It’s a new Cubs team that hits Chicago Monday for the long-awaited home opener.
OK, maybe the team’s not so new – or even so different from last year’s second-place disappointment, if early returns mean anything.
Well, it’s a spruced-up Wrigley Field that greets the team, complete with upgraded weight room and clubhouse kitchen, and a new players’ lounge – as well as several improvements to restrooms and seating areas.
A team nutritionist, who already has banned soda and other junk food from the clubhouse, also is on board this season, along with a team psychiatrist (granted, probably a year late).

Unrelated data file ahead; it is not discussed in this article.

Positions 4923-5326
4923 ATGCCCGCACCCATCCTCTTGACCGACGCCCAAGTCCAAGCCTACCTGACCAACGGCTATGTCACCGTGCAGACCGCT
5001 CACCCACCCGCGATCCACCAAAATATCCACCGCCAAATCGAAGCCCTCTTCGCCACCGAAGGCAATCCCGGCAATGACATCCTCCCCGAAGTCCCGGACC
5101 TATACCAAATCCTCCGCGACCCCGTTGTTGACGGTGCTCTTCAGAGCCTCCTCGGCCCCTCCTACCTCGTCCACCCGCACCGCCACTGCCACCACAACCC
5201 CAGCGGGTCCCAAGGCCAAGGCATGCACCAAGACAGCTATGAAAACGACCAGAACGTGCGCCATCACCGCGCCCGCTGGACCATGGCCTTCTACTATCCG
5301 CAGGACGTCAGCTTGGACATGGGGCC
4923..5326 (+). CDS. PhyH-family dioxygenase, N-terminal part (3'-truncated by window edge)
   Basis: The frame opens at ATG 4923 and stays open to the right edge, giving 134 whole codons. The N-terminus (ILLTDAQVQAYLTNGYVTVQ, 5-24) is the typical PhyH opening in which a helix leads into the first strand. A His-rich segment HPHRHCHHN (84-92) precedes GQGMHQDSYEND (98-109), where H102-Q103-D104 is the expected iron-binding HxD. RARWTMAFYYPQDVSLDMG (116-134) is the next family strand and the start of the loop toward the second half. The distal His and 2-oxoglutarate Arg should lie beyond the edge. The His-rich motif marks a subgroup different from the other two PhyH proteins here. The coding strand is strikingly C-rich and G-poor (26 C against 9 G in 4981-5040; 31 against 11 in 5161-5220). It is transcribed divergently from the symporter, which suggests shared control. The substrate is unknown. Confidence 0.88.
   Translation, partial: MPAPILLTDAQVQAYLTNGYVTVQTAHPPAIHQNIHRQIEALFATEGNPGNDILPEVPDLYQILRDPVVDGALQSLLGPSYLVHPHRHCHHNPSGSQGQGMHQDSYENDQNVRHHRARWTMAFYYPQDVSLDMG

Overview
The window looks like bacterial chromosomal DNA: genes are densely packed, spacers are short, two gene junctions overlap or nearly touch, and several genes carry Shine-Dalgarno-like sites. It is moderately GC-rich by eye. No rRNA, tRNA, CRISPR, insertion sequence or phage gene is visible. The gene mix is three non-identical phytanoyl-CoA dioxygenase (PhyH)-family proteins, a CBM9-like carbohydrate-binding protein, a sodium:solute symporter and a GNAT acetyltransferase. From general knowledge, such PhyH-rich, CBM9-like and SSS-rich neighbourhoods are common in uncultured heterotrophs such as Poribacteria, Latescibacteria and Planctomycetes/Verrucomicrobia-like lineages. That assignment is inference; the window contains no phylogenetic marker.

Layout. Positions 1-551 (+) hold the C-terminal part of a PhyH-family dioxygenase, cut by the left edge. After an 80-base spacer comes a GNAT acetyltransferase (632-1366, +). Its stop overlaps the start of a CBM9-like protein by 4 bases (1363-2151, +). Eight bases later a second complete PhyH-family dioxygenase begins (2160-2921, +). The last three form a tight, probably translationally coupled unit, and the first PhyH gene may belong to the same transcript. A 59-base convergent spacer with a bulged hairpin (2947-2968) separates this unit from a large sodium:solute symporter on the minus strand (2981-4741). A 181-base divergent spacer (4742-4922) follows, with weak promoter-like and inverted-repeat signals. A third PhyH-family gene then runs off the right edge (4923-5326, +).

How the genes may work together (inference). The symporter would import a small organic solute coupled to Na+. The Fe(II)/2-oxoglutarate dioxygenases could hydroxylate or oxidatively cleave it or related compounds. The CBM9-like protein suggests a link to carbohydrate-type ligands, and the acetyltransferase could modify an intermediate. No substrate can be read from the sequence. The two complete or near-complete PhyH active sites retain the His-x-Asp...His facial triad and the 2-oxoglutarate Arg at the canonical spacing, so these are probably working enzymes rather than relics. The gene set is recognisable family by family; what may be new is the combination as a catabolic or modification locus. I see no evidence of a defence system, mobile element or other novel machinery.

So what competitive edge might the Cubs expect from all the amenities and specialty personnel?
“[The ballpark upgrades] make it a much more pleasant experience for our fans [and players], but you win on the field,” said manager Lou Piniella, who hasn’t seen much of that in six road games so far.
“The dietician doesn’t get any base hits,” he said. “The psychiatrist – I haven’t seen him hit a two-run homer yet. But he can help. …
“You’ve got to play on the field. All those other things might prepare you a little better to play on the field. But, still, when the umpire says play ball, you’ve still got to play.”